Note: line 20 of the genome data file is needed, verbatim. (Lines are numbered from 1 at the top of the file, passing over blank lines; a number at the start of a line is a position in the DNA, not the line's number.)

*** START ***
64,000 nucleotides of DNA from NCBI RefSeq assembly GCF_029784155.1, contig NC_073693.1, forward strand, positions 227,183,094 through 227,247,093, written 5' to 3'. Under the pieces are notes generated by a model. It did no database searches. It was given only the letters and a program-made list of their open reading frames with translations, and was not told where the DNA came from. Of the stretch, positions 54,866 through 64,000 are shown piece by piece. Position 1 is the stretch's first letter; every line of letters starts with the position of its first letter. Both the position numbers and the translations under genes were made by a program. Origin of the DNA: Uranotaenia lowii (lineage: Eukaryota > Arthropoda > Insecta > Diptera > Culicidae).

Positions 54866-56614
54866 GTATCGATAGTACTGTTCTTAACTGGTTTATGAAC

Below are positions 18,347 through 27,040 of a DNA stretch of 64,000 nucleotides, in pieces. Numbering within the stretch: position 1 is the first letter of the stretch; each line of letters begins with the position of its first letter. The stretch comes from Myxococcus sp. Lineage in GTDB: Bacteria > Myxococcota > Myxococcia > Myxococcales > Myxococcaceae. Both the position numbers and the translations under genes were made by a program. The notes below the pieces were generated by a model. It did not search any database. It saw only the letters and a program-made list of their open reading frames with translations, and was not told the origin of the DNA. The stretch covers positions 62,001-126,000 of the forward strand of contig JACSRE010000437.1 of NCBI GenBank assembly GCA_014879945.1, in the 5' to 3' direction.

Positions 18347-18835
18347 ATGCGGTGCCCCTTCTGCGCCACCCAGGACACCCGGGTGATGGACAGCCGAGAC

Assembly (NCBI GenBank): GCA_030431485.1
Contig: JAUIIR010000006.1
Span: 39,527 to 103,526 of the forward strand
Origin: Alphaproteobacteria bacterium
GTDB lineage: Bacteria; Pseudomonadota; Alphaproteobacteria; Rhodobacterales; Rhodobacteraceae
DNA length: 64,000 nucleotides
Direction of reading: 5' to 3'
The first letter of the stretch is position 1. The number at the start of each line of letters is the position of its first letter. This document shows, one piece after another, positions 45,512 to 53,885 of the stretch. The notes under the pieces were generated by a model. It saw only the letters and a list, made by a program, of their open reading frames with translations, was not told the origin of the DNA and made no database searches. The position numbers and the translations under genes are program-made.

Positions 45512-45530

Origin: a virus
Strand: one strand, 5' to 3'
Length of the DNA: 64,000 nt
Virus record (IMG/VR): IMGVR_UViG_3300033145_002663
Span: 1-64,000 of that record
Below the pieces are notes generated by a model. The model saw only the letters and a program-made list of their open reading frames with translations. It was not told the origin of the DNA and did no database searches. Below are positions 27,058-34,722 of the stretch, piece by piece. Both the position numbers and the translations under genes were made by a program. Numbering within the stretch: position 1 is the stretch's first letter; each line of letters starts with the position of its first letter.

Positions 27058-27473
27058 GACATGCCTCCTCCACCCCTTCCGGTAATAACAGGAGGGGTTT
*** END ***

Span: 1-64,000 of that record